This issue of
Citylife

Chiang Mai Citylife > Articles > Your Say: September 2017

Your Say: September 2017

Service Charge

Why do some buffets at restaurants charge a service fee? If I have to fetch my own food, and do occasional trial backs to find some missed foods and drinks or sometimes retrieve an additional utensil, then shouldn’t I be the one to collect a service fee? I even engage in idle conversation with the buffet staff, as the personal waiter that I am that particular day. Granted it’s usually a nominal fee, but I do enjoy the luxury of expressing my gratitude on situations when rightfully warranted. Especially when an individual takes that ‘extra step’ or simply extends an infectious smile to brighten ones day, that an enhanced tip is certainly in order, but not when I have do all the work.

Jonky Dawson

Dear Prime Minister of Thailand
(a copy was sent to be published in Citylife)

I recently emailed you asking you to legalise yaba (which means medicine that gives you get up and GO NOT crazy drug). If you are not prepared to legalise the decaffeinated nervous-wreck-free Yaba then perhaps you could get the police to start a new attitude towards yaba users who are generally nice people, I’ve met thousands of them.

Instead of imprisoning people for using yaba the police could simply confiscate the pills and send the offender home, prison does no good to harmless recreational users of drugs it just makes people very bored and depressed and exposes them to life threatening medical conditions like Hepatitis B and C. I watched seven people die in six weeks in the Bangkok prison I was trapped in, all of them quite young around thirty years of age ALL would be alive today had they not been in prison.

These yaba users are not real criminals they just use the substance, which is made from Ephadrine Lithium Iodine and vanilla (all harmless substances and metal) to feel better. It takes the sharp edges off poverty and makes you feel happy.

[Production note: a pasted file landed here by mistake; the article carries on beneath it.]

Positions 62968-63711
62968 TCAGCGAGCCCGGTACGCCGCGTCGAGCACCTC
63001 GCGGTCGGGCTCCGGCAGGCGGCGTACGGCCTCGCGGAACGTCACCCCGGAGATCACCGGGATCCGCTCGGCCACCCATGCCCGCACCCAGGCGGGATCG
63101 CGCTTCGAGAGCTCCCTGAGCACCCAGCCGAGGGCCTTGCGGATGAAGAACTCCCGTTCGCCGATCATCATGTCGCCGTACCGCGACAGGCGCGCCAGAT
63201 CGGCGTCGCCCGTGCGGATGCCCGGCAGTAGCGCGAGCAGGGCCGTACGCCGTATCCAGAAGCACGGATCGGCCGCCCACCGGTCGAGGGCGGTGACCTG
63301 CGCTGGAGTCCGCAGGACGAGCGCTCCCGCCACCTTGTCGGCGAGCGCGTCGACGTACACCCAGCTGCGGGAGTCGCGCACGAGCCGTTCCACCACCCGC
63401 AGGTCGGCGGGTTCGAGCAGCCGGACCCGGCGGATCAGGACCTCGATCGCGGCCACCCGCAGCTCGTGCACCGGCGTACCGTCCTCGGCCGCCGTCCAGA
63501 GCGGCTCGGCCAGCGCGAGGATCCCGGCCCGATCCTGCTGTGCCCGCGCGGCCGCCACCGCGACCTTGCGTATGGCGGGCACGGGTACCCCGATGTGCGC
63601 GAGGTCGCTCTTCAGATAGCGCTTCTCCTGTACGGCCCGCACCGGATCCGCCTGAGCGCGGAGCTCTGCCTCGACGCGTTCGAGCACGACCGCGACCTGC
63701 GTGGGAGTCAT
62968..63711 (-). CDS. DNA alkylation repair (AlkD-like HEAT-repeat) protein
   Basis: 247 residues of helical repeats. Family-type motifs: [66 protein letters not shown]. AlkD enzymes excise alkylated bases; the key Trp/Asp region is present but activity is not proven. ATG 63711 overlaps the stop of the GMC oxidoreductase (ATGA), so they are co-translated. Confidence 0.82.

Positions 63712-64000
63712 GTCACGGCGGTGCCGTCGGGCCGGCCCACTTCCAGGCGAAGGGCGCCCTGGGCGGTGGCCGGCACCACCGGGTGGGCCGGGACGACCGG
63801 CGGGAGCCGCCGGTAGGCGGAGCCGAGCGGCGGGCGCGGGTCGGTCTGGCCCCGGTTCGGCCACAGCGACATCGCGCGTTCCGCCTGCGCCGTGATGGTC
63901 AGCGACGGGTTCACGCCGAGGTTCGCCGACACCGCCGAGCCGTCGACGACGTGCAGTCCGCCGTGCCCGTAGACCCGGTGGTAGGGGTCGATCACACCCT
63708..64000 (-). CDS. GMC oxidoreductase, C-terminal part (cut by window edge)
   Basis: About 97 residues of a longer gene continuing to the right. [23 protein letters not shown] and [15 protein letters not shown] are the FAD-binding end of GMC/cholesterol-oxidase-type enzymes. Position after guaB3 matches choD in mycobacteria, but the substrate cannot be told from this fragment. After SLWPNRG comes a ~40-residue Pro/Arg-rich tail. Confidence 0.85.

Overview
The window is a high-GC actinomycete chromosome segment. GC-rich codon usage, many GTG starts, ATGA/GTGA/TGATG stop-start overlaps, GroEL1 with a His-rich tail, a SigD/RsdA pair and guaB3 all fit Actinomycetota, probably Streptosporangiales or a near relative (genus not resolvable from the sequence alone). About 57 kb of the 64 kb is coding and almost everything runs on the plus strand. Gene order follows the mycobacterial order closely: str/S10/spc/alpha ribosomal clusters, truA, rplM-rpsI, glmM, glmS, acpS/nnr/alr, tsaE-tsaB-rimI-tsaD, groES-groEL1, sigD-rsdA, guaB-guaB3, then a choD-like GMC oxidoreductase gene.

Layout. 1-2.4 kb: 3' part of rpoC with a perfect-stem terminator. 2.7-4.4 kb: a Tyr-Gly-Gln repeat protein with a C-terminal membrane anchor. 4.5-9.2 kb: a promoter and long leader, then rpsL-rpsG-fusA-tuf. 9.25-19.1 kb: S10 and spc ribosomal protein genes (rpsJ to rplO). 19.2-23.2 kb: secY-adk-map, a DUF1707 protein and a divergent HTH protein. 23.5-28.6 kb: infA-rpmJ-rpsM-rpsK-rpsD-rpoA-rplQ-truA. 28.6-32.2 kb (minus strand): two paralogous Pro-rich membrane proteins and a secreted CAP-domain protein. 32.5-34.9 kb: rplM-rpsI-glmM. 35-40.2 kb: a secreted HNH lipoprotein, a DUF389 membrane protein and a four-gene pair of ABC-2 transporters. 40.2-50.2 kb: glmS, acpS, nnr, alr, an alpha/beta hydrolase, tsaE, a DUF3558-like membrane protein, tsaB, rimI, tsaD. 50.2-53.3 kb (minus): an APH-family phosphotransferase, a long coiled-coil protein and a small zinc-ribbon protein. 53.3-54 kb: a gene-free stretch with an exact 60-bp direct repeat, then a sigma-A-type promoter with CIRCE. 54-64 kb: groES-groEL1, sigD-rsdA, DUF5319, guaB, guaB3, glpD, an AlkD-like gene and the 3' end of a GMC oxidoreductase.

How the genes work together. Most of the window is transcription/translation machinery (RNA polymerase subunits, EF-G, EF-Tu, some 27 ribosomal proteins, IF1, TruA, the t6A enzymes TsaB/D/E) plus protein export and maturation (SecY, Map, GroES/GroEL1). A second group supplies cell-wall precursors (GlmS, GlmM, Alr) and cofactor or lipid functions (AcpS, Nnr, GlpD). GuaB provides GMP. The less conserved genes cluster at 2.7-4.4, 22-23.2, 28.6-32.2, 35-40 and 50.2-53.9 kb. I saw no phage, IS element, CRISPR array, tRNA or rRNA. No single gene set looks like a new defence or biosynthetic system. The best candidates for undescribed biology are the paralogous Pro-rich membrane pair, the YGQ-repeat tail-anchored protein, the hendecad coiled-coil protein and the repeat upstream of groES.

I think it should be legalised it is a fix for people in poverty taking away the misery and stress helping to see Thailand lives up to its name ‘Land of Smiles’. It is heroin that is the great risk that needs to be eradicated, in Myanmar at some of the universities one third of the students are injecting addicted heroin users, the same will happen in Thailand if there is no yaba. Yaba has been a God send for Thailand saving the country from a heroin epidemic.

So speak with the hospitals not the police and decide what to do, yaba does not send people out of their mind anymore with the massive dosages of caffeine removed. There are no recent cases of a yaba user going crazy. In my opinion about 30% of Thai citizens use yaba from time to time or regularly so you can’t win the battle by keeping it illegal and putting people in prison. It was of no concern to doctors at the Bangkok Nursing Home that a pregnant girl was using yaba every day they just stated there is a small risk the baby may be slightly smaller than the baby of a non-user and then the doctor said don’t worry the girl about it better she takes yaba and is relaxed than stressing her out over using yaba. Legalise it and the problems will be solved.

Regards,
Erik JC Young

Requests for the Editor

“Last year Chiang Mai produced over 420,000 tonnes of waste” [CityNews August 3 — Chiang Mai Aims to Reduce Waste by 5% in 2017] How much over? Chiang Mai City? Or municipality? Or Chiang Mai Province? How was the 420,000 tonnes calculated? Are there scales for the trucks at the landfills? Are there any illegal landfills? (dumps)….any measurement there?

There are privately owned recycling centres that buy glass, plastic, metal, cardboard from citizens. Are the recycled materials included in the 420,000 tonnes?

If the aim is to reduce solid waste by 5% in the year 2017, why was this announcement made in the 8th month of the year? Why not make this statement before the year starts?

John E. Conover, Jr., P.E.

[Ed. Thanks for all the questions John, we also are asking similar questions and will be publishing an article in the coming months on this very topic! Hopefully we’ll get to the bottom of how much waste Chiang Mai actually makes, where it goes and how it is managed.]

Some two years back I wrote protesting about the noise and pollution we’re subjected to by Chiang Mai Airport.

The situation is now much worse, given the change to 24-hour operation, with the number of flights into and out of the city constantly increasing, and any previous flight- and noise-free period (late night and early morning) totally lost.

Isn’t it time we (led by Citylife) kicked up a bit more fuss about it, with the aim of increasing awareness of the dangerous idiocy (virtually unique world-wide) of Chiang Mai having its major airport inside the city?

Hoping Citylife and Chiang Mai’s conservation groups will join forces to bring about the change needed in this respect,

I am,

Yours sincerely,

Fred Greene